The U.S. EPA promulgated the Mandatory Greenhouse Gas Reporting Rule (GHG Rule) on October 30, 2009. Sections applicable to Municipal Solid Waste (MSW) Landfills include various provisions of the general requirements (Subparts A, B and C) as well as Subpart HH which sets forth MSW Landfill compliance obligations. The Rule becomes effective December 29, 2009 with key provisions of the GHG Rule, including obligations regarding data collection, beginning on January 1, 2010.
In general, the portions of the GHG Rule applicable to MSW landfills appears to have been crafted following the protocol for GHG accounting established by various international organizations including the United Nations Framework Convention on Climate Change (UNFCCC). Several calculation methodologies and “verification” procedures included in the GHG Rule mimic those established by the UNFCCC and the associated Intergovernmental Panel on Climate Change (IPCC). As a result, the GHG Rule is not well coordinated with existing Clean Air Act (CAA) standards already applicable to MSW landfills.
Although a convincing argument can be made that all of the data required by the GHG Rule could easily be gathered under existing CAA regulations within a reasonable degree of accuracy and repeatability and with no additional cost for affected landfill facilities, that approach is not acceptable under the GHG Rule. In general, most MSW landfills currently fall short of minimum GHG Rule requirements for both landfill gas metering and sampling frequency. CEC has developed an alternative strategic GHG compliance strategy to reduce the cost of complying with the GHG Rule.
In summary, two specific standards – 98.343(b)(1) and 98.343(b)(2) – are set forth in the GHG Rule for measurement of landfill gas volume and methane content. For the purposes of this discussion, each standard is referred to by its paragraph designation, namely b(1) and b(2):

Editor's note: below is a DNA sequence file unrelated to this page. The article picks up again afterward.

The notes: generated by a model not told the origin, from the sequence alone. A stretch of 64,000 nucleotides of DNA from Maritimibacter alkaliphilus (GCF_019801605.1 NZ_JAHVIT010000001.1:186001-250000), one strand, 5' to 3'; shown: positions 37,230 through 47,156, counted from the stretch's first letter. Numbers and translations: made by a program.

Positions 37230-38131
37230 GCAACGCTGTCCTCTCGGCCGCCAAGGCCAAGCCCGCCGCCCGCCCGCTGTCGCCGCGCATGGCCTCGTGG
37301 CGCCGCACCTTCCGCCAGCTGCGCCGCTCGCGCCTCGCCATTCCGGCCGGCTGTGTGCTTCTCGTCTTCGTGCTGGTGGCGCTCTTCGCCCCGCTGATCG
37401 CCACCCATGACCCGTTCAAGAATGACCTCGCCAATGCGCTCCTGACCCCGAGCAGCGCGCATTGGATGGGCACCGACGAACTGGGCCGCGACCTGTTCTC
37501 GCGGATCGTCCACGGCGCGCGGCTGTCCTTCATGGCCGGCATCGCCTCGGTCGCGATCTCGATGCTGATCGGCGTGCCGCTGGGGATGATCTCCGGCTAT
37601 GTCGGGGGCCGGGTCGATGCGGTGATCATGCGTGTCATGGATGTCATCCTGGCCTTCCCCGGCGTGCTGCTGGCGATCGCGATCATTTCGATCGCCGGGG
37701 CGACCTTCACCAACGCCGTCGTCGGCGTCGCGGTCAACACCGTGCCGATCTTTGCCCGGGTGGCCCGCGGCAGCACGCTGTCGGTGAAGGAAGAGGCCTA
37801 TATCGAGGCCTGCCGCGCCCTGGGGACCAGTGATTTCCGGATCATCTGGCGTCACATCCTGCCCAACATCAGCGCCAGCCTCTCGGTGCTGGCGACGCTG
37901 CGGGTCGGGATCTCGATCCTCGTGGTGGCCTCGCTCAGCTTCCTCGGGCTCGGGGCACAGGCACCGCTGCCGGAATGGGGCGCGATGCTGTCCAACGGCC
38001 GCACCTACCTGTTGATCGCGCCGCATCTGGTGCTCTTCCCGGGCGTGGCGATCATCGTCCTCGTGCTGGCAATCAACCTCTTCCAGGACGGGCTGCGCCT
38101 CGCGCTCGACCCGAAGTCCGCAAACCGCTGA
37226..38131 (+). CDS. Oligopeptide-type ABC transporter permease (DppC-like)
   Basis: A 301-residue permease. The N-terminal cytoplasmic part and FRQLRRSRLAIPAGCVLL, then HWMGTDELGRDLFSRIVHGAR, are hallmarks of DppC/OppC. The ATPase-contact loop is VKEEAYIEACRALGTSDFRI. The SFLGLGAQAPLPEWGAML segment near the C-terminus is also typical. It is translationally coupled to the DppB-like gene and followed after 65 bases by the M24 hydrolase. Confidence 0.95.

- Standard b(1) represents the most rigorous and costly compliance option, requiring considerable and costly upgrades in existing flow and methane measurement equipment for most MSW landfill facilities. For compliance with standard b(1) “spec” metering equipment must conform to 40 CFR §98.344 and includes use of gas chromatographs for methane content determination and differential pressure meters for flow determination (various alternates/options are also available although costs are comparable). Implementation of this standard would require upgrade of both flow and methane content measurement devices for most MSW Landfill facilities at an estimated cost of approximately $50,000 per facility.
- Standard b(2) in comparison is less rigorous with respect to equipment specifications and costs, but potentially more labor intensive, requiring weekly monitoring of various gas flow and methane content parameters. However, at least a portion of existing “non-spec” gas monitoring equipment (flow meters) can be utilized at most facilities. This will result in lesser initial capital costs for equipment but may result in increased long-term costs (e.g., labor) if weekly manual monitoring is utilized. However, if b(2) level monitoring is coupled with remote data collection, savings of long-term labor costs will be realized. Based on the most cost efficient strategy evaluated by CEC under this standard, implementation costs are estimated at $25,000 per facility.
CEC notes that landfills already equipped with flow and methane monitoring equipment meeting the “b(1)” or §98.344 specifications are obligated to use this equipment for data GHG emission calculations. Section III.HH of the GHG Rule preamble as well as paragraphs b(1) and b(2) which set forth these requirements are listed as follows:
Preamble Section III.HH. “We do require landfill gas collection systems already equipped with continuous monitoring systems to determine daily average flow and concentrations and to use these data in their gas recovery calculations. For collection systems that do not have continuous gas monitors, weekly sampling is required. Weekly monitoring provides an adequate number of samples to evaluate the variability and uncertainty associated with methane generation.”
§98.343 (b)(1). “…If you continuously monitor the flow rate, CH4 concentration, temperature, pressure, and moisture content of the landfill gas that is collected and routed to a destruction device (before any treatment equipment) using a monitoring meter specifically for CH4 gas, as specified in § 98.344, you must use this monitoring system and calculate the quantity of CH4 recovered for destruction using Equation HH–4 of this section. A fully integrated system that directly reports CH4 content requires no other calculation than summing the results of all monitoring periods for a given year.”.”